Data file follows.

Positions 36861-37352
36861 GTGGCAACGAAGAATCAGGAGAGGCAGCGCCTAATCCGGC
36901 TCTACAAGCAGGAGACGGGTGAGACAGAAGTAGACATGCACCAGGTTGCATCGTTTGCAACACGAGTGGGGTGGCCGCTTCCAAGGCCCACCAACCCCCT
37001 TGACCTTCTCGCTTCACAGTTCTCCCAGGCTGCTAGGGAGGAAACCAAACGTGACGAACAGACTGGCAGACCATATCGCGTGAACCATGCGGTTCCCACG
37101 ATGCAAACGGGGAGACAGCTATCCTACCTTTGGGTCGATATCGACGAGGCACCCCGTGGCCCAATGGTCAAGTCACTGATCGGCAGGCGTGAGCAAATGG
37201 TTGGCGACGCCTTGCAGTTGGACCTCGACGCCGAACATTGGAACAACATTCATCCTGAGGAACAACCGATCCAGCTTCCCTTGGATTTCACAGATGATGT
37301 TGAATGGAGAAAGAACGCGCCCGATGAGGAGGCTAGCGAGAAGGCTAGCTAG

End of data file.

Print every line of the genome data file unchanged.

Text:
Positions 36861-37352
36861 GTGGCAACGAAGAATCAGGAGAGGCAGCGCCTAATCCGGC
36901 TCTACAAGCAGGAGACGGGTGAGACAGAAGTAGACATGCACCAGGTTGCATCGTTTGCAACACGAGTGGGGTGGCCGCTTCCAAGGCCCACCAACCCCCT
37001 TGACCTTCTCGCTTCACAGTTCTCCCAGGCTGCTAGGGAGGAAACCAAACGTGACGAACAGACTGGCAGACCATATCGCGTGAACCATGCGGTTCCCACG
37101 ATGCAAACGGGGAGACAGCTATCCTACCTTTGGGTCGATATCGACGAGGCACCCCGTGGCCCAATGGTCAAGTCACTGATCGGCAGGCGTGAGCAAATGG
37201 TTGGCGACGCCTTGCAGTTGGACCTCGACGCCGAACATTGGAACAACATTCATCCTGAGGAACAACCGATCCAGCTTCCCTTGGATTTCACAGATGATGT
37301 TGAATGGAGAAAGAACGCGCCCGATGAGGAGGCTAGCGAGAAGGCTAGCTAG